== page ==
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  • TheWheel
    Senior Member

  • TheWheel
    replied
    40 to 45? Damn Matt! That's over the top. Most would say 33-35 is way high.

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  • Matt J
    Senior Member

  • Matt J
    replied
    Having just moved, I hadn't been very set up to do much work on anything. I've been working on that and should have a functional bench together pretty quickly. I probably should have just bought a tube with slime in it. I did get out yesterday on a short and casual dirt ride. The tires held air for the couple of hours we were out, but I didn't air them up too much. There were a couple of fun descents and I must say I had it in the back of my mind. I need to run down to the garage and see if the tires still still have any air. I also shopped for rims a bit. It's been a few minutes since I've built a wheel, but I might just give it a whirl. Thanks again for the contributions. Like I said early I have usually run pretty high pressure, 40 to 45 lbs. I guess that comes from avoiding pinch flats and then if you miss adding air before a ride you aren't in the danger zone. It was interesting to run low yesterday. The bike does feel lighter.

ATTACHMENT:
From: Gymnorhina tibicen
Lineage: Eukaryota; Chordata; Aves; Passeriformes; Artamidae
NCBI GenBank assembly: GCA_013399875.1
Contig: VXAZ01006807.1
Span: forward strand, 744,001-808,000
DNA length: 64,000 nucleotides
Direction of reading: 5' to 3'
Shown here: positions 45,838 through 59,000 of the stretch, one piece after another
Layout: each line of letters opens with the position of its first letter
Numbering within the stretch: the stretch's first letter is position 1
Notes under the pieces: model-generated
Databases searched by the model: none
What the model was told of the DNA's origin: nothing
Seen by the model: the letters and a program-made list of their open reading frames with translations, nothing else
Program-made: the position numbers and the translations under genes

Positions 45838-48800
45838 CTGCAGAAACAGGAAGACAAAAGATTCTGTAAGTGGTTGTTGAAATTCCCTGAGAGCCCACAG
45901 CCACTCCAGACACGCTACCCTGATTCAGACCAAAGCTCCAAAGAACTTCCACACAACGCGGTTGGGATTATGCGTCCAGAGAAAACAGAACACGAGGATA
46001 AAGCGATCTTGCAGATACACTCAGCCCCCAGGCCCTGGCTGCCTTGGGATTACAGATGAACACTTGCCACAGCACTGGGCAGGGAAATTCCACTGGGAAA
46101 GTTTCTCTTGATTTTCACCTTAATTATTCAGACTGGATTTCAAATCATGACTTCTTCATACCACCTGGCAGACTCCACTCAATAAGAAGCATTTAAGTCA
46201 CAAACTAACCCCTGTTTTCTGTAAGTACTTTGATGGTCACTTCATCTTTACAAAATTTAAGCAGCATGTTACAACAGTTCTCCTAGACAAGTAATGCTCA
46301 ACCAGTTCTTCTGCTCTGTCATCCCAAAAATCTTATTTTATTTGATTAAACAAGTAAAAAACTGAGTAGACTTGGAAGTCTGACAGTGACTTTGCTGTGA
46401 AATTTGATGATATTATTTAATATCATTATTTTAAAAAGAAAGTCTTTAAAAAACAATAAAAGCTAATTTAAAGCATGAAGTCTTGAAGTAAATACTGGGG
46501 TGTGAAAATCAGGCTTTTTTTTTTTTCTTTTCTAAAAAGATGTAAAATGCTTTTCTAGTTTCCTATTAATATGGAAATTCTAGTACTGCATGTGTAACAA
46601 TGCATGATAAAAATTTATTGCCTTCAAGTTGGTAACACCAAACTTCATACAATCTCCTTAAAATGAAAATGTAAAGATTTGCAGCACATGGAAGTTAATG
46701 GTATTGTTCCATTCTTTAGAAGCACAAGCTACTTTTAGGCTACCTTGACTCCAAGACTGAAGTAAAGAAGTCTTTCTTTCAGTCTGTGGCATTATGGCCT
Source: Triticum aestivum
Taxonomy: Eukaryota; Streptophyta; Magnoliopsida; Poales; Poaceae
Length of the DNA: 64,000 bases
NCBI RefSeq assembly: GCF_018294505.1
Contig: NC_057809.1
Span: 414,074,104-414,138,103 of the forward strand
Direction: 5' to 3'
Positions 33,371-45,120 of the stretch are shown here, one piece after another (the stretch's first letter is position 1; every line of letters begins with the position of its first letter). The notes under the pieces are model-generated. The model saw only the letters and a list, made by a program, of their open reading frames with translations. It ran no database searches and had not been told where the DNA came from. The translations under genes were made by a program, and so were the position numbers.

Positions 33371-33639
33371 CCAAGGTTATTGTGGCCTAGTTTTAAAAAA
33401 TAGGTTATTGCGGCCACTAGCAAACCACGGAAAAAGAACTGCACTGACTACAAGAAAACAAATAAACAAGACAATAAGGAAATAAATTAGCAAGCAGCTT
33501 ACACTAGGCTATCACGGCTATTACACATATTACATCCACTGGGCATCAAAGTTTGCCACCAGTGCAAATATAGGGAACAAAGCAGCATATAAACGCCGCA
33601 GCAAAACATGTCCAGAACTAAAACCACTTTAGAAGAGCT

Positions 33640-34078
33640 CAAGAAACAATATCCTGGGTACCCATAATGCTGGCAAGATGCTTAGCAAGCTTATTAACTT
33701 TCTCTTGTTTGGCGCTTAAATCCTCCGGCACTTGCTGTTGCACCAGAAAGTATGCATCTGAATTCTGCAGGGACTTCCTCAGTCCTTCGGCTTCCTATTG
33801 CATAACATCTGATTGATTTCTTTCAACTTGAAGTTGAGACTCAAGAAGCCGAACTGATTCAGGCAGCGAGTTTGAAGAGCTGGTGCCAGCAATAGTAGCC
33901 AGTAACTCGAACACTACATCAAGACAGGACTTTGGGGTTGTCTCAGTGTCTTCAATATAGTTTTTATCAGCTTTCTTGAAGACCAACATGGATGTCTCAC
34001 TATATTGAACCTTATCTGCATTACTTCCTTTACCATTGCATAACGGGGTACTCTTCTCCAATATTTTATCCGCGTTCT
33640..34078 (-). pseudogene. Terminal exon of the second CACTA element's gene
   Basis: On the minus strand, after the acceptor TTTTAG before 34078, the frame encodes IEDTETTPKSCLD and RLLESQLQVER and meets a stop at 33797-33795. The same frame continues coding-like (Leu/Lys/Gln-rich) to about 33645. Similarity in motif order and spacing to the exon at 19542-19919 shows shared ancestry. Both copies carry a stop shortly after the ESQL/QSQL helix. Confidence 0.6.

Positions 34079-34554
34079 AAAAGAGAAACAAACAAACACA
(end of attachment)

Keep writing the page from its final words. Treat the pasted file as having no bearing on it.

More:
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  • Quadzilla
    Senior Member

  • Quadzilla
    replied
    Originally posted by Matt J View Post
    Anyone taking sealant and a mini CO2 on the trail? I am more likely to take a tube, but that ding pin holes tubes. They hold enough air for a few hours, but eventually will lose all pressure.
    I think the new hand pumps work real well. I use to carry a CO2 to top off but my new pump can get Mt. bike tires rock hard. You probably don't want to hear this but I would try to fix that rim and of course you lose all that sealant and the mess but you really need to have the ability to change out to a tube in the field. So, take the tire off, clean project and either take the rim to a good mechanic or use a C clamp and punch out that ding. Or, if the rim is toast, replace the rim. Or, get stuck and be ready for a long walk...........

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  • Matt J
    Senior Member

  • Matt J
    replied
    Thanks again.

    The ambient has been a little chilly and I've heard the sealant doesn't gel up as much in the winter as in the summer. The spot with the ding hasn't leaked, but I guess it's possible that it's effecting the seal some where else on the rim. I'm going to mess with the cores a little and tighten up the thumb nut.

    Anyone taking sealant and a mini CO2 on the trail? I am more likely to take a tube, but that ding pin holes tubes. They hold enough air for a few hours, but eventually will lose all pressure.

    Leave a comment:

  • Quadzilla
    Senior Member

  • Quadzilla
    replied
    Originally posted by Matt J View Post
    Thanks fellas.